The Mother of the Gods, Athens, and the Tyranny of Asia: A Study of Sovereignty in Ancient Religion

The Mother of the Gods, Athens, and the Tyranny of Asia: A Study of Sovereignty in Ancient Religion

The Mother of the Gods, Athens, and the Tyranny of Asia: A Study of Sovereignty in Ancient Religion

The Mother of the Gods, Athens, and the Tyranny of Asia: A Study of Sovereignty in Ancient Religion

Synopsis

Among maternal deities of the Greek pantheon, the Mother of the Gods was a paradox. She is variously described as a devoted mother, a chaste wife, an impassioned lover, and a virgin daughter; she is said to be both foreign and familiar to the Greeks. In this erudite and absorbing study, Mark Munn examines how the cult of Mother of the Gods came from Phrygia and Lydia, where she was the mother of tyrants, to Athens, where she protected the laws of the Athenian democracy. Analyzing the divergence of Greek and Asiatic culture at the beginning of the classical era, Munn describes how Kybebe, the Lydian goddess who signified fertility and sovereignty, assumed a different aspect to the Greeks when Lydia became part of the Persian empire. Conflict and resolution were played out symbolically, he shows, and the goddess of Lydian tyranny was eventually accepted by the Athenians as the Mother of the Gods, and as a symbol of their own sovereignty.

This book elegantly illustrates how ancient divinities were not static types, but rather expressions of cultural systems that responded to historical change. Presenting a new perspective on the context in which the Homeric and Hesiodic epics were composed, Munn traces the transformation of the Asiatic deity who was the goddess of Sacred Marriage among the Assyrians and Babylonians, equivalent to Ishtar. Among the Lydians, she was the bride to tyrants and the mother of tyrants. To the Greeks, she was Aphrodite. An original and compelling consideration of the relations between the Greeks and the dominant powers of western Asia, The Mother of the Gods, Athens, and the Tyranny of Asia is the first thorough examination of the way that religious cult practice and thought influenced political activities during and after the sixth and fifth centuries B.C.

Excerpt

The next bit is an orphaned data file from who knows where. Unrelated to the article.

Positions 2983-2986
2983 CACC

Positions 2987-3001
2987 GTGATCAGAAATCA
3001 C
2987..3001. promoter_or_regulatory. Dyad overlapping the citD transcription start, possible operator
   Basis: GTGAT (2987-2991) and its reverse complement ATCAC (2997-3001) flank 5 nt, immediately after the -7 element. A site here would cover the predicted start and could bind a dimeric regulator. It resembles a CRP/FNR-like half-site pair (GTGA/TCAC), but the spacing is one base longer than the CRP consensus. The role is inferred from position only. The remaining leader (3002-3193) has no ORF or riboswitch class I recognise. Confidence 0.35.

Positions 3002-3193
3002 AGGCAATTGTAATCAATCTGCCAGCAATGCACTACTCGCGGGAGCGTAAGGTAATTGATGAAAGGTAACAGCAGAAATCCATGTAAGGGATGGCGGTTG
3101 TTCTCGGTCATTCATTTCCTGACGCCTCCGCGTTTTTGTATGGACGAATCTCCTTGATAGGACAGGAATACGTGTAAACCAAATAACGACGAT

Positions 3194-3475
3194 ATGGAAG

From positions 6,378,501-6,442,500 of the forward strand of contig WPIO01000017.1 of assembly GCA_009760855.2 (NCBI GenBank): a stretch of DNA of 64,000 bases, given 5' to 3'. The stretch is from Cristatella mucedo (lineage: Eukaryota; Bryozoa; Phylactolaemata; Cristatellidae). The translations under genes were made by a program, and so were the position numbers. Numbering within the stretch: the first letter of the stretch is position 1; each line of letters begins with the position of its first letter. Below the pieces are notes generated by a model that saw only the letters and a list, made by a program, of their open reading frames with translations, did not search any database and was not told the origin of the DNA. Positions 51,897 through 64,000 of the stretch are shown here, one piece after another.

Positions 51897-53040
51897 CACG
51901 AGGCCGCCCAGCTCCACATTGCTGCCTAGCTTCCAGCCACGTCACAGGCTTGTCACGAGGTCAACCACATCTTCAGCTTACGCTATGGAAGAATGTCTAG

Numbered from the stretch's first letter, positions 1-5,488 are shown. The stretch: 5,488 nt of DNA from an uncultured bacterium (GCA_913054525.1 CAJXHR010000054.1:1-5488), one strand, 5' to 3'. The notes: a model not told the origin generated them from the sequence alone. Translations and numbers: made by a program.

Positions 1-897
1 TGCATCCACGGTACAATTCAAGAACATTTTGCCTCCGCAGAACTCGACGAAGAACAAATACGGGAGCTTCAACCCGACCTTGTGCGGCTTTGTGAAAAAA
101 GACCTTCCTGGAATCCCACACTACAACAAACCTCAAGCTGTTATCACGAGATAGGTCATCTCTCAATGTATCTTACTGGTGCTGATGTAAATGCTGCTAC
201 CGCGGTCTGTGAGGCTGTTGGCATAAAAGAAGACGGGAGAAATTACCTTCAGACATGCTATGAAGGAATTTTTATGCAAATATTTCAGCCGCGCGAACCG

This book has many origins. As the outgrowth of ideas formulated in The School of History: Athens in the Age of Socrates, I presented a paper entitled “The Mother of the Gods and Athenian Identity” in the colloquium “Reading Ancient Ritual,” organized by Lisa Maurizio, Victoria Wohl, and Deborah Lyons, at the annual meeting of the American Philological Association, December 1998. That paper was refined through presentations at the Johns Hopkins University in September 2000, at the invitation of Alan Shapiro and the Department of Classics, and at Bryn Mawr College in April 2001, at the invitation of Leslie Lundeen and the graduate students of the Department of Greek, Latin and Ancient History. In light of discussions on those occasions, it seemed appropriate to transform the paper into a book. The project grew quickly, thanks to the experience of years of study around a topic that, I came to realize, has guided my approach to classical studies.

Like the subject of the present book, I came to Greece from the East. By virtue of my father’s career in the diplomatic corps, I saw Babylon, Jerusalem, Gordium, and Sardis before I ever arrived in Athens. That experience led me to an undergraduate degree in classical studies at the University of California at San Diego in 1974, where I wrote an honors thesis entitled “Kybele” under the direction of Edward Lee. Later that year, in the Graduate Group in Ancient History at the University of Pennsylvania, my interest in this transcultural phenomenon of the eastern Mediterranean yielded my first graduate research paper, “The (Phrygian) Mother of the (Greek) Gods,” written for Michael Jameson. Eventually, it led to my first dissertation proposal in 1977, “Kubaba: A Study of the Cultural Affinities of North Syria/ Cappadocia, ca. 1900–500 B.C.,” which was accepted by James Muhly. Then I arrived at Athens, where Tyche led me in other directions—fortunately. For though I had formulated most of the questions that underlie this book . . .

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